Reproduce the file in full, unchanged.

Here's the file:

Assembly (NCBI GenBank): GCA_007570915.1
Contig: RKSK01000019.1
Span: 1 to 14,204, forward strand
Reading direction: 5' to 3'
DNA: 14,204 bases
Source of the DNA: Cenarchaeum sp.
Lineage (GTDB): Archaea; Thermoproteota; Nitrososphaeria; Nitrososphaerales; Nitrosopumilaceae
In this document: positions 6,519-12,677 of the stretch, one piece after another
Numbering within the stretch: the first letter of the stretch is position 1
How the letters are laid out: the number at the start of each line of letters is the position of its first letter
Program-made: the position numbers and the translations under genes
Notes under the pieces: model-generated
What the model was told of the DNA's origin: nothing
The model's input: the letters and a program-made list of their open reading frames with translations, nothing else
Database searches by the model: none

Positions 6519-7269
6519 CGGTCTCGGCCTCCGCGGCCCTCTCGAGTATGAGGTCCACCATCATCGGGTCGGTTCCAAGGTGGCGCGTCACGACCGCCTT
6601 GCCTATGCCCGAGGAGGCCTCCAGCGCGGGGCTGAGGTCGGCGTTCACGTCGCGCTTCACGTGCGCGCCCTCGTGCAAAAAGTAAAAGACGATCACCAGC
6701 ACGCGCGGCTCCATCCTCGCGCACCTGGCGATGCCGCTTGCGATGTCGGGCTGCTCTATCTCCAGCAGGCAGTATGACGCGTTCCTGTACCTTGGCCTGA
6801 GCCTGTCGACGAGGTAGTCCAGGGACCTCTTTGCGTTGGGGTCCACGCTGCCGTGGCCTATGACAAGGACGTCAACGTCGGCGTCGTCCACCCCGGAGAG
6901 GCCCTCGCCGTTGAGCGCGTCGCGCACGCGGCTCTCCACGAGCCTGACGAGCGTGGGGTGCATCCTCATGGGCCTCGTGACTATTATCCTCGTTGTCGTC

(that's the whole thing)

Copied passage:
Assembly (NCBI GenBank): GCA_007570915.1
Contig: RKSK01000019.1
Span: 1 to 14,204, forward strand
Reading direction: 5' to 3'
DNA: 14,204 bases
Source of the DNA: Cenarchaeum sp.
Lineage (GTDB): Archaea; Thermoproteota; Nitrososphaeria; Nitrososphaerales; Nitrosopumilaceae
In this document: positions 6,519-12,677 of the stretch, one piece after another
Numbering within the stretch: the first letter of the stretch is position 1
How the letters are laid out: the number at the start of each line of letters is the position of its first letter
Program-made: the position numbers and the translations under genes
Notes under the pieces: model-generated
What the model was told of the DNA's origin: nothing
The model's input: the letters and a program-made list of their open reading frames with translations, nothing else
Database searches by the model: none

Positions 6519-7269
6519 CGGTCTCGGCCTCCGCGGCCCTCTCGAGTATGAGGTCCACCATCATCGGGTCGGTTCCAAGGTGGCGCGTCACGACCGCCTT
6601 GCCTATGCCCGAGGAGGCCTCCAGCGCGGGGCTGAGGTCGGCGTTCACGTCGCGCTTCACGTGCGCGCCCTCGTGCAAAAAGTAAAAGACGATCACCAGC
6701 ACGCGCGGCTCCATCCTCGCGCACCTGGCGATGCCGCTTGCGATGTCGGGCTGCTCTATCTCCAGCAGGCAGTATGACGCGTTCCTGTACCTTGGCCTGA
6801 GCCTGTCGACGAGGTAGTCCAGGGACCTCTTTGCGTTGGGGTCCACGCTGCCGTGGCCTATGACAAGGACGTCAACGTCGGCGTCGTCCACCCCGGAGAG
6901 GCCCTCGCCGTTGAGCGCGTCGCGCACGCGGCTCTCCACGAGCCTGACGAGCGTGGGGTGCATCCTCATGGGCCTCGTGACTATTATCCTCGTTGTCGTC